“Your lab work is fine, you’re in the “normal” reference range!” Has your physician ever to said that to you?
Frequently in medicine, when you have your blood drawn to check various indicators of health in your body e.g. your cholesterol or blood sugar, your health practitioner usually suggests everything is ok as long as you fall within the “normal” reference range. However, being “normal” within a very large and broad reference range falsely misleads and lulls us into thinking our bodies are doing fine when in fact, we are really slowly developing a disease.
This is why it is important to discern where your lab numbers are ending up within that broad normal range..e.g. are they in the lower end, the middle or the upper end of the range.
This concept of where you end up in the reference range is vital because disease runs along a continuum-i.e. it does not just happen all of a sudden overnight. Diabetes is an example where you can be living your life for 10-20 years, thinking that everything is ok and meanwhile in the background your blood sugar is silently creeping up all the while within the reference range.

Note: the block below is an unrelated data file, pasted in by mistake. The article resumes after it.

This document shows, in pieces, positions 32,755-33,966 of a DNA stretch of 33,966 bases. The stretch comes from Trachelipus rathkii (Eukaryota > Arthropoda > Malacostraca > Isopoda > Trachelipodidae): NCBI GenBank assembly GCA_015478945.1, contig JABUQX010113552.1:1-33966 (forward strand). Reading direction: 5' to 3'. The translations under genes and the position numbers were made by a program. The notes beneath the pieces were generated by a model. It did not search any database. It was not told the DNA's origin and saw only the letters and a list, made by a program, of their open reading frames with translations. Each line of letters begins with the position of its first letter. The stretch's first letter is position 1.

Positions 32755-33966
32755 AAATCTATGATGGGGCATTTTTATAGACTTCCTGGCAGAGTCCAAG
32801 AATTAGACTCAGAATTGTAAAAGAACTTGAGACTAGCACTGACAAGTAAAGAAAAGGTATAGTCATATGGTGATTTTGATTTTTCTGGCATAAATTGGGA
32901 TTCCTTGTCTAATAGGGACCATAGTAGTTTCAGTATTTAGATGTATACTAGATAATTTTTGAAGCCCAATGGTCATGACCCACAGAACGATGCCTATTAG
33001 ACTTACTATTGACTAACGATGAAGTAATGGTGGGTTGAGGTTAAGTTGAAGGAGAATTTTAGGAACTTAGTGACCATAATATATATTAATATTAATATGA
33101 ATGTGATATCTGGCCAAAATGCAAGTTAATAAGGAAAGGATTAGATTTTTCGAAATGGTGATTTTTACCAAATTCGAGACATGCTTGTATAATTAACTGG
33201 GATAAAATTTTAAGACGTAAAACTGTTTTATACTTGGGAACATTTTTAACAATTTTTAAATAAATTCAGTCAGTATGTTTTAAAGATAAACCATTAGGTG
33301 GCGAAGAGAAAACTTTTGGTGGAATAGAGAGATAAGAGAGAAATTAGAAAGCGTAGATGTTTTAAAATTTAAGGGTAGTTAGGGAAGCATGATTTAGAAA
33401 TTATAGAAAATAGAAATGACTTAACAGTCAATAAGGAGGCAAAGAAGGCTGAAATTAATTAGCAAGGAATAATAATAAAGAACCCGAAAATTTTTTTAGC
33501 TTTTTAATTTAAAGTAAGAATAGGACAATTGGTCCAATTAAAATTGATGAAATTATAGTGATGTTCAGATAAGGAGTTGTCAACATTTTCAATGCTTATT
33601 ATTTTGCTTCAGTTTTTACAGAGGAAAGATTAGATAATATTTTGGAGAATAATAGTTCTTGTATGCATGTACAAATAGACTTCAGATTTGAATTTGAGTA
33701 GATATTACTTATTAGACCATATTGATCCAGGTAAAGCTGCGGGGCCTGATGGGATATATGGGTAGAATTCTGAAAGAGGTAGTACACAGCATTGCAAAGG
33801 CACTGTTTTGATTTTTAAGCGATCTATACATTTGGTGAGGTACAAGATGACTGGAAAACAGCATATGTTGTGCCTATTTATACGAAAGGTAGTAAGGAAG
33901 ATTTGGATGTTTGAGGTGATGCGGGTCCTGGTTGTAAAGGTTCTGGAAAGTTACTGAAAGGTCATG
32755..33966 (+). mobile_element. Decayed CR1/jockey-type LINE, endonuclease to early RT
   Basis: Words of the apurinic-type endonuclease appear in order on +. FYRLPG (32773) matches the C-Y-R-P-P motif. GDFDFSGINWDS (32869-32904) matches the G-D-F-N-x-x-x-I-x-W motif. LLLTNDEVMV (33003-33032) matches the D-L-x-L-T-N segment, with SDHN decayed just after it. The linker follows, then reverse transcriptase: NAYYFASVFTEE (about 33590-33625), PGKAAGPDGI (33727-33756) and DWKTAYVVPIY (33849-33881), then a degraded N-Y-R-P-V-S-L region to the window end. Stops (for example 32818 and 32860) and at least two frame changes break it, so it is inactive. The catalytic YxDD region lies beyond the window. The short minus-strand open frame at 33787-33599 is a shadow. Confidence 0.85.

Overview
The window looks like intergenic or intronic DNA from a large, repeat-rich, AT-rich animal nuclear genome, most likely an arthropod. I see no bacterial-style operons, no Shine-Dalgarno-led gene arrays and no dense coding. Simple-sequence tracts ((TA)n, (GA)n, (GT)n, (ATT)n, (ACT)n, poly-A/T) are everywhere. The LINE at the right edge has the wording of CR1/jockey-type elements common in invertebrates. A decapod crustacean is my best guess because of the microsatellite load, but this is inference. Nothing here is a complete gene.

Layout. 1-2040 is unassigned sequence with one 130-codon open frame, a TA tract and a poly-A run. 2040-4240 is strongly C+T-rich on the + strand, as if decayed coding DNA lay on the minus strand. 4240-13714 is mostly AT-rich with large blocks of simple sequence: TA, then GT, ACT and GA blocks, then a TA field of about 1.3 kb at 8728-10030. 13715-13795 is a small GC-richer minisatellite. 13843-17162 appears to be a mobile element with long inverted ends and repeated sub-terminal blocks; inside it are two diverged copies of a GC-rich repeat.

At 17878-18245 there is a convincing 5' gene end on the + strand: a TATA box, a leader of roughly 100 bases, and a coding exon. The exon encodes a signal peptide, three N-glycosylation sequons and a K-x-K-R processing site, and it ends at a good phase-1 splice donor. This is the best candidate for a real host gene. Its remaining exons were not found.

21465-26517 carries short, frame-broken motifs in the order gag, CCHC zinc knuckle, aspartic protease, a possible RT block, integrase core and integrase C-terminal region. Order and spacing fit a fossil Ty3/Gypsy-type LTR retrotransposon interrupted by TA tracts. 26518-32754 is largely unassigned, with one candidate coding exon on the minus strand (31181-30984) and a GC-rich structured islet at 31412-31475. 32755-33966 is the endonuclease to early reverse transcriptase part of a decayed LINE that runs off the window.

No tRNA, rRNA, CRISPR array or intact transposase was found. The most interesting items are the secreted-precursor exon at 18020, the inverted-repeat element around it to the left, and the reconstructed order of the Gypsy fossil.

It is kind of like walking to the edge of a cliff…the closer you get to the edge…5 feet, 4 feet, 3 feet, 1 foot, 6 inches etc the scarier it becomes. As you get closer to the edge of the cliff, you still have not fallen off but the risk of falling is getting higher…So do you really want to wait until you are at the edge of the reference range before you decide to act or you’ve developed a disease?
In my practice, I focus on preventing diseases before they occur. I use the idea then of a functional range which has a tighter range within the normal reference range that enables a person to see if they are achieving optimal health or if they are edging closer and sliding down the slippery slope of disease.